lined up and drilled the attach holes for the canopy using the template on DWG 48. I think I get it. But the plans say ‘work carefully’ because they have you drilling holes and cutting slots in the left side skin. I did a great job of measuring and cutting the slots, but of course, in my attempts to file the edges and square them off, I managed to rake the skin with a file.. Should have worked on it from the inside. But I was able to move on to fabbing the bracket for the release handle and ratchet. I skipped a step: I didn’t rivet the subpanel to the fuse because I need to paint the subpanel parts first. I need to get down to B & B and pick up some gloss battleship gray before that happens. Some gray, and some white, because the canopy latch bits are powder coated white from Van’s. There’s other stuff hanging in the breeze, I still waiting on some stainless plumbing fittings from Earl’s, then I can finish the cabin-side fuel system.
It’s always exciting when I get to transition from one set of plans to the next one in the sequence. It feels like progress. Not that there aren’t details to attend to later, little things like wing mating, for instance. But that’s going to be such a mission, and I need to prep for that, and I need as few loose ends and as much structural integrity as possible. But I did finish the bend for the pump-to-firewall section of the fuel line. I’m currently waiting on a stainless steel bulkhead elbow from anplumbing.com for the actual firewall interface, and it looks like I’ll need two SS elbows for the brake lines just to be safe, but the only nagging little bit left with the fuel plumbing is an Adel clamp on the left front gusset for the vent line.
The project at hand was the construction and installation of the hinge blocks. The C-617 and C-618 hinge blocks are made of UHMW plastic and they get sandwiched between the F-745 and F-644 ribs on the front deck.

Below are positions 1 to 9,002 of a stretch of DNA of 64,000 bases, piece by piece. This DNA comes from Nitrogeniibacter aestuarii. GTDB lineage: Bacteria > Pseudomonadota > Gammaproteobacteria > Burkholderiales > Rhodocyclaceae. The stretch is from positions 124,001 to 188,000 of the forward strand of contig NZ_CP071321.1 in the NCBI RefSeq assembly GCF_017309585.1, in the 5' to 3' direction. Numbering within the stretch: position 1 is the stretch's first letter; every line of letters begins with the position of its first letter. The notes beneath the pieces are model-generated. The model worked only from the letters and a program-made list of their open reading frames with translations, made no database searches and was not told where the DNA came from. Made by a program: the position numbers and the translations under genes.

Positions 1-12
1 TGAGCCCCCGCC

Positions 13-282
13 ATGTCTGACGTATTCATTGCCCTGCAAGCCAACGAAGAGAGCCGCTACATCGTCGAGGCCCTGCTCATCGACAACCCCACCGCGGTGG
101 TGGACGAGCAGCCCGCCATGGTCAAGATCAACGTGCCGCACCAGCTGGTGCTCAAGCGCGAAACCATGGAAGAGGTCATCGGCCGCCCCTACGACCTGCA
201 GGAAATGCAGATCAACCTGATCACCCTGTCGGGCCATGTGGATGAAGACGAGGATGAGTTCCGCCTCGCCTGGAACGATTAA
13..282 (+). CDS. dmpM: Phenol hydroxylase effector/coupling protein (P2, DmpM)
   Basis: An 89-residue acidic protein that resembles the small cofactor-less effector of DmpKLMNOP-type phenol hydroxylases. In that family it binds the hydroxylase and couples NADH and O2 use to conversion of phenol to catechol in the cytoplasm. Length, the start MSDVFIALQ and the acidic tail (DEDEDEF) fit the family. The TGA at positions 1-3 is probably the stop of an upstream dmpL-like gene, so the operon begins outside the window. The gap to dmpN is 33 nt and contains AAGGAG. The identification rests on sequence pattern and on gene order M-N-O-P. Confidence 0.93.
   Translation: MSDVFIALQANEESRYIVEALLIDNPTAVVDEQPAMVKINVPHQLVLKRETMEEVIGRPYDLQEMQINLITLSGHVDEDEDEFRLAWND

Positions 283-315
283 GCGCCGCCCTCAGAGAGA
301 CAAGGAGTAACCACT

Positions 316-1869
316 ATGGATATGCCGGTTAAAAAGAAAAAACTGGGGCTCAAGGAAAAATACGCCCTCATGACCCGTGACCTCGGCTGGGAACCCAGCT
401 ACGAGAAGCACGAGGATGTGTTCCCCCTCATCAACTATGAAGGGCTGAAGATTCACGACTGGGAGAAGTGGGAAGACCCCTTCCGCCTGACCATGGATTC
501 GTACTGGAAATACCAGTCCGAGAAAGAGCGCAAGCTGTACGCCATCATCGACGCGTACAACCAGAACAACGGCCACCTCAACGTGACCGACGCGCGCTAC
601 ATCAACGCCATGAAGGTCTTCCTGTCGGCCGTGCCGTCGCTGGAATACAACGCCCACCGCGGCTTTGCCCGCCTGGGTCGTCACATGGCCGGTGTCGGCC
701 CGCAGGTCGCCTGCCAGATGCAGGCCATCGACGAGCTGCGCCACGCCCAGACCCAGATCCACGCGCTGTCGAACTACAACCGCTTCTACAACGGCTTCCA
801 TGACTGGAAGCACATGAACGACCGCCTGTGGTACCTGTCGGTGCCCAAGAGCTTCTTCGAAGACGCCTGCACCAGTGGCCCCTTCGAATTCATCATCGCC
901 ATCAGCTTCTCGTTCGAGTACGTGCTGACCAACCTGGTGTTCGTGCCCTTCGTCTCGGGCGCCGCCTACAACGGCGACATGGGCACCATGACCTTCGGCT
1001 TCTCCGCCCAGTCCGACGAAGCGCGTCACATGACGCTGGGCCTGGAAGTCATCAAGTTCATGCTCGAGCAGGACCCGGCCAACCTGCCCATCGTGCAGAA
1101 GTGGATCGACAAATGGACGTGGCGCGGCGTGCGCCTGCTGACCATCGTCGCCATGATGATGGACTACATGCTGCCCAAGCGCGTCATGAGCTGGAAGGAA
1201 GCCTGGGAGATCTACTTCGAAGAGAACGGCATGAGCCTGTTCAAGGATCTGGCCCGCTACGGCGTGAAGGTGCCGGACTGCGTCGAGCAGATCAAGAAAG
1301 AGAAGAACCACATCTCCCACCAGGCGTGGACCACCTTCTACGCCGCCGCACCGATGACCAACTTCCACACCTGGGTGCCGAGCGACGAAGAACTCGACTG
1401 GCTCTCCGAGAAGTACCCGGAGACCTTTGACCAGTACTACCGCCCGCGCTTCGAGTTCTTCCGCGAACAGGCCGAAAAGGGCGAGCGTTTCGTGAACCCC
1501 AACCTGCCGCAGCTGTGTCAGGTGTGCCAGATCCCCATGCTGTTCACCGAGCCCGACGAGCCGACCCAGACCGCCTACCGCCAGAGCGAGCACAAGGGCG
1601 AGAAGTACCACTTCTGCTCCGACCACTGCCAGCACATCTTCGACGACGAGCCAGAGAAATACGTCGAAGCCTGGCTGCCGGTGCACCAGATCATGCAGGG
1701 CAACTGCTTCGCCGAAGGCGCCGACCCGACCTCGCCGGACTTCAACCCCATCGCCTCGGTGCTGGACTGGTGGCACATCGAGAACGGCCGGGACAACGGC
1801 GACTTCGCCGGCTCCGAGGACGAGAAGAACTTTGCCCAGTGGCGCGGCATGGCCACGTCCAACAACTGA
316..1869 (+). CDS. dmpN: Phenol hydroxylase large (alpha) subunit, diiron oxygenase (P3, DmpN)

This pic shows the clecoed subpanel and ribs sitting on the bench, where I begin to puzzle out the mechanics of getting holes drilled all the way through to the attached F-644 ribs. Those are the little short things next to the ribs with the 3 big lightening holes in them, the F-745’s. What you have to do is this: You have to take the subpanel assembly apart, and I’m really glad I didn’t jump the gun and rivet that whole thing together right after I’d gotten the brake pedals in. Basically, you have to use the F-745’s as drill guides for the UHMW blocks, then use those to match-drill a 1/4″ aluminum spacer, then put that whole assembly together along with the upper deck skin to match drill all the holes through the F-644 ribs. The reason you need the F-745 ribs off the assembly is because the holes in the UHMW blocks and the C-619 aluminum spacer need to be done with a drill press, so you get a straight, even hole. This is your canopy attach point, so it behooves you not to fark this up. The RV-7 was not designed for open-cockpit operations.
Here’s the midpoint of the process. I thought I could be clever and match drill a temporary plate to take the place of the forward deck skin, allowing easier access. A nice theory, but theory doesn’t count for squat when it comes time to fit parts.
Here’s the other side. This has the canopy frame wedged in there to test the fit. Good thing I checked this. The C-619 spacer had to be filed down in order to allow the hinge to pivot around wheere the 1/4″ pivot hole is going to be with enough edge distance. Scary stuff.
A wider view, showing the canopy frame sitting in place.
The forward deck skin is nw clecoed on, and the green masking tape is suspending the ends so I can get a drill in there and drill the 1/4″ canopy hinge pin holes. These hinge pins are part of an elaborate canopy release mechanism that looks to be more trouble than it’s worth, and quite a few guys have eliminated it altogether. The most elegant solution I’ve seen is where the release arms are Adel-clamped to the F-745 ribs instead of going all the way to the torsion mechanism. This allows for release of the canopy for maintenance and upgrades, but secures the pins tightly in place during flight.
As far as I know, the next phase of this fracas is going to be the initial work on the canopy frame.